Eggs have you covered when it comes to healthy fat and protein, so all you need to do is add a variety of your favorite veggies to cover your fiber needs.
Some of my favorite vegetables to use in frittatas include asparagus, spinach, sweet potatoes, zucchini, onions, broccoli florets, mushrooms, and tomatoes. You can also add in ingredients like cheese, herbs, spices, or pesto to give your frittata extra flavor.
You can even use leftovers like salmon, shredded chicken, and potatoes in your frittata.
I like to serve frittata with some sliced avocado or fresh fruit. It’s a filling meal that you can enjoy at any time of the day or night. Frittatas are super simple to make, and you can whip them up in under an hour.
Here are a few tasty and easy frittata recipes:
- Spring Vegetable Frittata
- Cheesy Chicken Pepper Broccoli Frittata
- Wild Mushroom Frittata with Cheddar, Green Onions, and Peas
4. Dinner salad
A large, filling salad is one of my go-to dinners, especially when I’m not feeling up to putting time into a meal.
The problem with most salads is that they’re not well composed, and you end up feeling hungry again just a short while after finishing your meal. The key to making a hearty dinner salad is making sure that you include plenty of protein, healthy fats, and fiber.
Start with a base of your favorite greens, such as spinach, mixed greens, arugula, kale, or romaine. Add a few more veggies, such as peppers, cucumbers, carrots, broccoli, or red onions, to your greens to bump up the fiber content.
Then choose a protein source like grilled chicken, shrimp, salmon, or hard-boiled eggs. Adding a fiber-rich carb source, such as beans or roasted sweet potatoes, will bump the fullness factor even higher.
Top your creation with roasted sunflower or pumpkin seeds for a crunchy texture, then drizzle it with a healthy dressing like olive oil and balsamic vinegar, or follow this recipe for Homemade Green Goddess Dressing.
Here are a few more dinner salad ideas:
- Chicken Shawarma Salad with Tahini Dressing
- Superfood Salmon Salad
- Crunchy Asian Chopped Salad
5. Loaded brown rice pasta
Most everyone loves a good pasta dish, but most pasta dishes don’t contain the necessary ingredients, such as protein and fiber, to keep you feeling satisfied
Fortunately, using a few simple tips can help you create a filling and nutritious pasta dinner in no time.
First, choose your pasta. I am a big fan of Tinkyada brown rice pasta, but you can use any pasta you like. You can also use zucchini noodles in place of pasta if you’re following a lower carb dietary pattern.
Next, pick a source of protein. I like to use chicken breast or ground chicken or, if I want plant-based protein, I will add chickpeas.
Next, choose your veggies. I love a classic combo of spinach and broccoli, but almost any vegetable will work. Lastly, pick a sauce, such as pesto, marinara, or olive oil.
Here are a few recipes to try out the next time you’re craving a pasta dish:
- Broccoli Pesto Chicken Pasta
- Roasted Vegetable Chickpea Pasta Salad
- Zucchini Noodles with Mini Chicken Feta and Spinach Meatballs
What to Eat for Dinner to Lose Weight
Find out what dinner foods can help you lose weight healthfully.
Find out what dinner foods can help you lose weight healthfully.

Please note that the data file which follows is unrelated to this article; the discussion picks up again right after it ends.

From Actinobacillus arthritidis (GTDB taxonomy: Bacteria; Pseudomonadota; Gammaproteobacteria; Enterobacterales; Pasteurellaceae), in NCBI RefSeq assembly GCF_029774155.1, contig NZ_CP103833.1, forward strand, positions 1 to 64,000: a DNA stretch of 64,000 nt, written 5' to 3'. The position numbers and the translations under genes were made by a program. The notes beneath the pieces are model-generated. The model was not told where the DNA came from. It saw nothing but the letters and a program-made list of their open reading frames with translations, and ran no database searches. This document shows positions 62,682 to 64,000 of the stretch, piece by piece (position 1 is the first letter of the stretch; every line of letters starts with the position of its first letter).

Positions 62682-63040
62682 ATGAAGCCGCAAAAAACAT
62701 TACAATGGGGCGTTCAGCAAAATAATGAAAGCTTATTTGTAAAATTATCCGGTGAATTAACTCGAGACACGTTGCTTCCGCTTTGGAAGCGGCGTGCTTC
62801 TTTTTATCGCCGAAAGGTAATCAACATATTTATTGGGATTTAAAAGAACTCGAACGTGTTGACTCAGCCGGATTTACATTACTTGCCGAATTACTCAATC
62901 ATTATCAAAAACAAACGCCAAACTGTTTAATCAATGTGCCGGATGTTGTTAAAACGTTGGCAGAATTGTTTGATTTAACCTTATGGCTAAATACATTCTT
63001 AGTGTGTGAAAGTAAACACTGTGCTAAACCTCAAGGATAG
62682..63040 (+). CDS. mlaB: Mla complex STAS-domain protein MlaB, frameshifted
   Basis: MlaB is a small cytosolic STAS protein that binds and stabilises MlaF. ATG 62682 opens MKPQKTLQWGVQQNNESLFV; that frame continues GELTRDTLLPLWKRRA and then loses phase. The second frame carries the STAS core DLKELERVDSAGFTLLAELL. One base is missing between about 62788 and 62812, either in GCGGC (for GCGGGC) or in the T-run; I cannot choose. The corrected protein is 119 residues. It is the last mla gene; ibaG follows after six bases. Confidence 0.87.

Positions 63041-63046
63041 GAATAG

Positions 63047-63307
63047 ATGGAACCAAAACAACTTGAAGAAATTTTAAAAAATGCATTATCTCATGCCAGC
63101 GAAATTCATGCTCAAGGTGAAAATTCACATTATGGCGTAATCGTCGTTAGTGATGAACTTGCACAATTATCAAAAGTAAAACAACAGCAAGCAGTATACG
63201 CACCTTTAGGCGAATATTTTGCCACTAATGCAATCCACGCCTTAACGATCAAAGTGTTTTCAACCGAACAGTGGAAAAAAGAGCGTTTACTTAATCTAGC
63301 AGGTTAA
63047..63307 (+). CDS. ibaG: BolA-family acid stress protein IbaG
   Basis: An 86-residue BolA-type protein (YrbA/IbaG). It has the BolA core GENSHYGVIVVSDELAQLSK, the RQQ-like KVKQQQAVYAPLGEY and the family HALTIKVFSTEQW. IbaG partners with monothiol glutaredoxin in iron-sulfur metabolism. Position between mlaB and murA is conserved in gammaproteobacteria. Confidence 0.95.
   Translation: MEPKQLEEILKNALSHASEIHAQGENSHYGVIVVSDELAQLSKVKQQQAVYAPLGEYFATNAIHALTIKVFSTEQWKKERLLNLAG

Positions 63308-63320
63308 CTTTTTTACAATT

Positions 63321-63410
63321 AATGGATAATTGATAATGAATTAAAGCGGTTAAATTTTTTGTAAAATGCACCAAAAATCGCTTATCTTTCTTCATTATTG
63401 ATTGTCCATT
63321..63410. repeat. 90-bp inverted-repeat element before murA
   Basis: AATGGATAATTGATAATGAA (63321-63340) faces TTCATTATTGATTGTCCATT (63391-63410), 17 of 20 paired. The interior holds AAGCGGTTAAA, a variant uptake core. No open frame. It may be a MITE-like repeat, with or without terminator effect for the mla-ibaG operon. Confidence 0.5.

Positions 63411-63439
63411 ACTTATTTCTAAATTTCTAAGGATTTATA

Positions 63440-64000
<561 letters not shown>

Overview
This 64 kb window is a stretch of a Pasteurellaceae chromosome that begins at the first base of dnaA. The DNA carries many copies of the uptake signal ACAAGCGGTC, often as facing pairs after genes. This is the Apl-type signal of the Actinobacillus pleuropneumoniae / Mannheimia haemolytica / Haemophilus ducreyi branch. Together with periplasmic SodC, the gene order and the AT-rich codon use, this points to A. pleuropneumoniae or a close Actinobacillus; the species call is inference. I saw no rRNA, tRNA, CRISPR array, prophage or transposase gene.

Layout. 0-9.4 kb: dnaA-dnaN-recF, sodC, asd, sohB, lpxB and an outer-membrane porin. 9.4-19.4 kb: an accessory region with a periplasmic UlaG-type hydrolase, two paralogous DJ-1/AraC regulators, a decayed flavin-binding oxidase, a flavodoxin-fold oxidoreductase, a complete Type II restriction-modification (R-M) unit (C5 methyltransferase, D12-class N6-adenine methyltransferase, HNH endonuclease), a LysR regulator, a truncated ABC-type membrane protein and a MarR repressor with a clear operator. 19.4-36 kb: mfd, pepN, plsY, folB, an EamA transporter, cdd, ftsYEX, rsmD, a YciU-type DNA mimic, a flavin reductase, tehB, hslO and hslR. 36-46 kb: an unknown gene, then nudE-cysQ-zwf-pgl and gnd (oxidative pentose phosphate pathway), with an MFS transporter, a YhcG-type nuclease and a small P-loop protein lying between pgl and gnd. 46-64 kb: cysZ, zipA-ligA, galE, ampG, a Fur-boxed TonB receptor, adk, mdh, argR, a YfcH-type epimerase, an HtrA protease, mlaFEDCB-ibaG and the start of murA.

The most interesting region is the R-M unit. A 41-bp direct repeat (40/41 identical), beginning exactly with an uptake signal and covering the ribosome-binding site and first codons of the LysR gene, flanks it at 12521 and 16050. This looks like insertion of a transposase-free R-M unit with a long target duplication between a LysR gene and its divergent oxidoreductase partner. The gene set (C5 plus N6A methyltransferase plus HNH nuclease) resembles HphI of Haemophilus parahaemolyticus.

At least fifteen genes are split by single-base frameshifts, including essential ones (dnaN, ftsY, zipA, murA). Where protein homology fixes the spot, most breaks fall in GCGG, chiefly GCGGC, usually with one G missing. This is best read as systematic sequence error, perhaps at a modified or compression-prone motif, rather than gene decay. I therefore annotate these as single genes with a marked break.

When you’re trying to slim down, every meal-and calorie-counts. But that doesn’t mean that dinner has to be a skimpy salad. You can build a filling, diet-friendly dinner (that includes dessert) around these four slimming ingredients.
1. Salad Greens
Start your supper with a simple salad: it’s low in calories and research out of Penn State shows that eating a first-course salad can cut your overall calorie intake at a meal by up to 12 percent. Plus, a vegetable-packed salad delivers fiber, a must-have when you’re dieting. Fiber helps you stay satisfied longer-and, according to one study, upping your fiber intake may help prevent extra pounds from creeping on and even promote weight loss.
2. Lean Protein
Beef, chicken, pork, fish, tofu or beans-it doesn’t matter which you pick-all are protein-rich. Gram for gram, protein will keep you feeling fuller longer compared to carbohydrates and fat (read: help keep those midnight snack attacks at bay). And don’t forget about dairy: recent research, published in the Journal of Nutrition, found that the protein in dairy (called whey protein) may help ward off weight gain and help build lean body mass.
3. Whole Grains
You probably already know that for overall health you should be making at least half of your grains whole grains. But choosing whole grains-such as brown rice, quinoa and whole-wheat bread-100 percent of the time may give you an extra edge when it comes to weight loss. When researchers put volunteers on a three-month weight-loss program and instructed one group to eat only whole grains for their grain servings and the other group to choose only refined grains (and avoid whole grains entirely), the whole-grain eaters melted significantly more abdominal fat. While the fiber in whole grains may deserve some of the credit, researchers note that whole grains are rich in magnesium, a mineral instrumental in regulating fat metabolism.
Though this isn’t exactly an ingredient, it’s pretty sweet news that it may be easier to stick to your diet if it includes a little sweet treat? Well, it’s true. Banning sugary foods could lead to overeating. Removing access to sweet foods stimulates the release of a molecule in your brain called corticotropin-releasing factor (CRF), produced when you’re afraid, anxious or stressed, says Pietro Cottone, Ph.D., who studied what happens when people give up sweets. And increased stress levels may lower your motivation to eat more nutritious foods, making it more likely that you’ll binge on junk food.
When is the best time to eat dinner?
There are many factors to consider when deciding what is the best time to eat dinner. You need to think about your lifestyle, health, hunger levels, family, personal preferences and when you eat your other meals.
While there is also no right or wrong answer to how often should you eat, there is some emerging research showing there are more ideal times to eat, or not eat, including dinner.